Why loneliness poses the same health risk as smoking
When it comes to planning your annual wellbeing programme, addressing known health risks, such as smoking, poor diet and physical inactivity, is to be expected. What’s less known is that loneliness is a serious health risk that’s comparable to smoking 15 cigarettes a day.1
Not only does prolonged loneliness significantly increase the risk of developing depression and dementia2 but it also increases the risk of stroke and coronary heart disease3, reducing overall life expectancy by 7 years.4
To give your wellbeing programme a boost this year, why not educate and empower employees to make more social connections, both in and outside of work? To get you started, here’s our top 12 ways to address loneliness at work.
12 ways to address loneliness at work
With many people feeling socially isolated at work, whether due to home working, a recent promotion or increased use of email in place of direct conversation, there’s much that employers can do to address the issue. To get you started, here’s our top twelve ways to address loneliness at work:
1. Make employees aware of the problem
Loneliness is now a chronic problem across the UK, with more people living alone than ever before. Even though research shows that loneliness is worse for our health and life expectancy than other well-known risk factors, such as obesity and physical inactivity, most people simply aren’t aware how detrimental loneliness can be to our health. By making employees aware of the health risks, you can start the process of motivating them to do something about any feelings of loneliness.
2. Destigmatise loneliness
Employers have done much to destigmatise mental health issues, by creating an environment where employees feel safe to come forward to admit when they need help. Loneliness, however, remains a taboo subject that many people feel too embarrassed or ashamed to talk about. It’s important for them to know that humans are social creatures and have an almost primordial instinct to stay close to and connected to others. It’s natural and right for us to want to have social connections with others and to feel sad when these connections break down for whatever reason. It’s also worth explaining that you don’t have to live alone or be a ‘loner’ to be lonely. Research shows that lonely people are no less attractive, intelligent or popular.5 What characterises loneliness is a sense of isolation, of relationships not meeting social needs.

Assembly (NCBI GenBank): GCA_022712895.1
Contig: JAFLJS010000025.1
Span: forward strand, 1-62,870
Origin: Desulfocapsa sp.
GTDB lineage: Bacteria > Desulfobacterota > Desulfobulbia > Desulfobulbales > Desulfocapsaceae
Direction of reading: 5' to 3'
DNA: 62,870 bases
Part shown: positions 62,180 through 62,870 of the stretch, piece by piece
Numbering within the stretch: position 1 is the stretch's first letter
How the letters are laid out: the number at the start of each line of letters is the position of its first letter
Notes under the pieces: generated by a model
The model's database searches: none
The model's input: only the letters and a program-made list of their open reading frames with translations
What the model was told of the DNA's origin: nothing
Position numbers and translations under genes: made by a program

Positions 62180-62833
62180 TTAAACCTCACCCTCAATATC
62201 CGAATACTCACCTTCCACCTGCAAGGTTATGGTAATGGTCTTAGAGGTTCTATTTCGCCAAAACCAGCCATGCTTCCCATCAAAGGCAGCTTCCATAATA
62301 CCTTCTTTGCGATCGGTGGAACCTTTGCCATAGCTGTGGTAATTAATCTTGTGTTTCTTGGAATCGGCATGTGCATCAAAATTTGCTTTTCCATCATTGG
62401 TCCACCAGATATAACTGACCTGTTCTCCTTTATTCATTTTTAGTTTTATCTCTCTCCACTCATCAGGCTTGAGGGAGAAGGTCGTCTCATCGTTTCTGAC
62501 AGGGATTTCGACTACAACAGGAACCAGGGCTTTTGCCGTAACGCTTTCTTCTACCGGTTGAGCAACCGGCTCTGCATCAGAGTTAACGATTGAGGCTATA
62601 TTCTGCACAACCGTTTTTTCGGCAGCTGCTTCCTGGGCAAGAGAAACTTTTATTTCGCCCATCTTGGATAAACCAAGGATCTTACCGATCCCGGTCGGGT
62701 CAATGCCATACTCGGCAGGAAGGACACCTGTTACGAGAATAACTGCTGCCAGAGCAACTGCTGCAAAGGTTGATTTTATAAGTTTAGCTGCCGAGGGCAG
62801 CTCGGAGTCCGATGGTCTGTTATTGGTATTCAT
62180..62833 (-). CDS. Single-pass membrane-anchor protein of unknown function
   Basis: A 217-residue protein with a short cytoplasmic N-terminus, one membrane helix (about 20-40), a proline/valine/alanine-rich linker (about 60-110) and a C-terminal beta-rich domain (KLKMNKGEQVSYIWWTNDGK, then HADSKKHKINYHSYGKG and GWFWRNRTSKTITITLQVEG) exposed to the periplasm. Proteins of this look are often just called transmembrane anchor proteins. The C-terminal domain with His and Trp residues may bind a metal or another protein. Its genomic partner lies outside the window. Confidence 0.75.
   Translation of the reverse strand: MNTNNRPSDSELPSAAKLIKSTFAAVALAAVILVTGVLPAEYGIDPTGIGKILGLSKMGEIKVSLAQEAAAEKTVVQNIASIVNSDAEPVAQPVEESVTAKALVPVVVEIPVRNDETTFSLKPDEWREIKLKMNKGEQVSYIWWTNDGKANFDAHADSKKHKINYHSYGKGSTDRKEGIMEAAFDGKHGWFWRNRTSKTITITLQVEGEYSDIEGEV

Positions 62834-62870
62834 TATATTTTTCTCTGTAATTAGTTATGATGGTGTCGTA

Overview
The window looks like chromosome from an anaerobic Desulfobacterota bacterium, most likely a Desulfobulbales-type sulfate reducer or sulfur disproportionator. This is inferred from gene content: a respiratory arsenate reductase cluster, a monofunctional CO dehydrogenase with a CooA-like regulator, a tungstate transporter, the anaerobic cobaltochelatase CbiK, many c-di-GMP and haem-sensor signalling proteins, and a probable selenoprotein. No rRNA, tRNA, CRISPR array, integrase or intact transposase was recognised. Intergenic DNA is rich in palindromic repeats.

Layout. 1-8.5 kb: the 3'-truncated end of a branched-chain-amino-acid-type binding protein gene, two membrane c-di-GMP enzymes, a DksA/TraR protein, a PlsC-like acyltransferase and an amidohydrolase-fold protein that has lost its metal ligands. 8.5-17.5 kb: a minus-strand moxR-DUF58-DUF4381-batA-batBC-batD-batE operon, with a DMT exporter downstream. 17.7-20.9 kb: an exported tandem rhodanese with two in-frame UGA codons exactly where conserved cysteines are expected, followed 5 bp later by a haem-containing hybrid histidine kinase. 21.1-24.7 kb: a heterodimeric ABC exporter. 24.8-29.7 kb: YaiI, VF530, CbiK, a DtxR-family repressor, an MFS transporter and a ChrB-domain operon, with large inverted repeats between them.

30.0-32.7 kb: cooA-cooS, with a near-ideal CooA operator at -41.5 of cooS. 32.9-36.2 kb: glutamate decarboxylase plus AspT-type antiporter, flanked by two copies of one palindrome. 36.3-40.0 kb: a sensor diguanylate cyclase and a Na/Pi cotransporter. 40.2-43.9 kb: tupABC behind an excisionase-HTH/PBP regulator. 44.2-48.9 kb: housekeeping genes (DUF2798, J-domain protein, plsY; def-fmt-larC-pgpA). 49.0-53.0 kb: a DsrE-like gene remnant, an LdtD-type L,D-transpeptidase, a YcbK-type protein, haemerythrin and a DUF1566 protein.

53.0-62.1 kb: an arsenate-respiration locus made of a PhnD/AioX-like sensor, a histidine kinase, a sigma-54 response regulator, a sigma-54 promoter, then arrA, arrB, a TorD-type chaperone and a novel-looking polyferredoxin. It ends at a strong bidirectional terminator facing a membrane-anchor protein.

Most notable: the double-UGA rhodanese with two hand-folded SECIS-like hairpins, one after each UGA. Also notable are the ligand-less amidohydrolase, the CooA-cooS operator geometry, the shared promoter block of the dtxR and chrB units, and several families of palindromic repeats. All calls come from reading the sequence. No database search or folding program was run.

3. Get employees to act on early warning signs
For the most part, when our bodies alert us to a need, we act on it. When we experience thirst we get a drink, when we’re tired we sleep and when we’re hungry we eat. Many of us, however, have learned to live with the sad feelings of loneliness that are our bodies' way of trying to warn us that we need to be doing more to try to connect with others. By educating employees about the need to act on the feelings of low mood associated with loneliness, you can help them to take action before the prolonged state of stress associated with loneliness sets in. Even though humans no longer need to rely on each other for food, shelter, protection and help in raising young in the way the earliest humans did, we still have an in-built threat system that makes us feel distress if we drift too far away from the ‘safety’ of others.